A report on the Uttlesford draft Local Plan made public this week (wk/comm. 12/11/18) poses searching questions about the Council’s competence and behaviour, stretching from the officers that prepared the plan to councillors who approved it for public consultation.
Several months ago UDC asked planning consultants AECOM to review the Sustainability Appraisal (SA) contained in the Uttlesford draft Local Plan. The SA is a vital part of the evidence base for locating new housing, particularly new garden communities (GCs). Earlier this week UDC published AECOM’s report.
Here are two short extracts:
This is one of the report’s conclusions –
5.5 …. statutory consultees and the wider public were not presented at the Regulation 19 stage with genuine, mutually exclusive, reasonable alternatives to the preferred spatial strategy in terms of how to meet the identified needs of the District.
And this is one of the report’s recommendations –
5.10.6 Undertake a fresh, objective and comparative appraisal of GC options based on a range of different sizes as well as on the merits of the sites, not what is being promoted by developers. Clearly set out any assumptions as well as the capacity of the sites in terms of what can be delivered during the life of the plan and in total. The same process should be carried out for any strategic urban extensions that came forward through the SLAA process.
From the outset we – that is the action group and the parish council – have pointed to the misguided way the council has relied on sites promoted by land owners/agents, without carrying out a full and proper assessment of the alternatives.
So here we are, four years almost to the day since the last Local Plan was pulled on recommendation of the Inspector, and we are no further advanced. If anything, the process has gone backwards because we are faced with not having a 5-year land supply. So developers will be making applications to build all over the place. This is entirely self-inflicted, a consequence of putting party politics above the genuine needs of the district and its people.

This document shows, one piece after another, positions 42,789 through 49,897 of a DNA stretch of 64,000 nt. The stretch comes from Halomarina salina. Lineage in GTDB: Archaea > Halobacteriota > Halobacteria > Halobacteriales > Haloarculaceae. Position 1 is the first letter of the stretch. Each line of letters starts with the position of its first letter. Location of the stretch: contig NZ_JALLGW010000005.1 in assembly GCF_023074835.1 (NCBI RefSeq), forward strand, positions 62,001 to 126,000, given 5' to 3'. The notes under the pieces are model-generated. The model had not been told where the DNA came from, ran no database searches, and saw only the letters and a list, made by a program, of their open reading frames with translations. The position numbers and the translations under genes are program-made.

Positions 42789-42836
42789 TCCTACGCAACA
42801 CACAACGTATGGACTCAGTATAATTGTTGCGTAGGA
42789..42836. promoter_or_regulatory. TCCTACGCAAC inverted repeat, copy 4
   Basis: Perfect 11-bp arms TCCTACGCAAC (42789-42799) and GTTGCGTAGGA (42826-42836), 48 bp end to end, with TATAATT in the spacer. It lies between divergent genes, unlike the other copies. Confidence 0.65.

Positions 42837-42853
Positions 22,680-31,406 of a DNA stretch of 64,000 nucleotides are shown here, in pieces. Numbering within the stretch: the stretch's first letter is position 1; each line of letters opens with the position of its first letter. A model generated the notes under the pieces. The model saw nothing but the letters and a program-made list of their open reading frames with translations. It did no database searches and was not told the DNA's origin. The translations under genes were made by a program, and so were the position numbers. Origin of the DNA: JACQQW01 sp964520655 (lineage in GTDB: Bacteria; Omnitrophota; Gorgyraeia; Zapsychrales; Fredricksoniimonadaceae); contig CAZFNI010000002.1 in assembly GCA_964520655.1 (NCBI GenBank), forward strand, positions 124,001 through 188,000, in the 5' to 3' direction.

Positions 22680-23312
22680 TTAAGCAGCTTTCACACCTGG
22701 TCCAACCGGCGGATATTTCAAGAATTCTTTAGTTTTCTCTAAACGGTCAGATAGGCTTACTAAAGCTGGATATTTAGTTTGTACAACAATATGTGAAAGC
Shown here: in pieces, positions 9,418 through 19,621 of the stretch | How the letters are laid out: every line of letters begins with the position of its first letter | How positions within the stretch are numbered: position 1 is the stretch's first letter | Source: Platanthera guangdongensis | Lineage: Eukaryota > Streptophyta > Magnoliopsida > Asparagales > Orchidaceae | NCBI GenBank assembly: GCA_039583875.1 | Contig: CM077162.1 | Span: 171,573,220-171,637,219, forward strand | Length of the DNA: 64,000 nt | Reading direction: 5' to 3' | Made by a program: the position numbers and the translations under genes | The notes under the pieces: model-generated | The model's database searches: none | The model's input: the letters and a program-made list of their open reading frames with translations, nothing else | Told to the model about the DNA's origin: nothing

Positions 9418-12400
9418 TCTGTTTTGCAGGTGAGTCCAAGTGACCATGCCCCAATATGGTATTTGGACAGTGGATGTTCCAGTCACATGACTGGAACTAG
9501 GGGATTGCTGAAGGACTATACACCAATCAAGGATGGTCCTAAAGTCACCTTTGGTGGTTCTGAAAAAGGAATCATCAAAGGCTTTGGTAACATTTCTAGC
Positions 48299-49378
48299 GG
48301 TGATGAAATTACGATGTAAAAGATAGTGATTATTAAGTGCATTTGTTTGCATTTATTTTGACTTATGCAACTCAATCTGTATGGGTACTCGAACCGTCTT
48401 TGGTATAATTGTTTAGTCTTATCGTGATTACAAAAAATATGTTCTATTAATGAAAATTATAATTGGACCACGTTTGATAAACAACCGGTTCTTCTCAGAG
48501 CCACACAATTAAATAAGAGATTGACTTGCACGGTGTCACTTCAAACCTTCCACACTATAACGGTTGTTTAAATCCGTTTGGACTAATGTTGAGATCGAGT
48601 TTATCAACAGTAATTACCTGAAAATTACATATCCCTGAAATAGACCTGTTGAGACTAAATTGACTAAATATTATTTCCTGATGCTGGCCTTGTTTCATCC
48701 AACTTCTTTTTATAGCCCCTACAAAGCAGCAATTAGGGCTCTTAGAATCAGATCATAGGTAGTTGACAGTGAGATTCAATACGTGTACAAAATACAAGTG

The catalyst for the AECOM report was the outcome of the Inspector’s decisions regarding NEGC, the three-settlement plan between Braintree and Colchester. The inspector’s findings were published on June 15th though the key findings had been widely expected as a consequence of the public hearings. Officers and cabinet at UDC knew full well the likely implications of the NEGC inspection.
So why did UDC proceed to public consultation with a patently deficient draft plan?
On June 12th UDC Cabinet voted to take the draft local Plan forward to full council. Then on June 19 Council ignored requests to delay the plan pending further consideration of the NEGC outcome and voted to proceed to Reg19 consultation.
This raises the following questions, which the action group is asking our resident district councillor and cabinet member, Julie Redfern, to address to the council on our behalf:-
Did officers recommend to PPWG knowing the plan to be deficient? If so, what action will be taken to censure the responsible officers?
Did cabinet members recommend to council knowing the plan to be deficient? if so, will the cabinet members who voted in favour consider their position? It is a reasonable expectation that cabinet members have a more detailed understanding of plan matters than other councillors.
To read the full AECOM report click here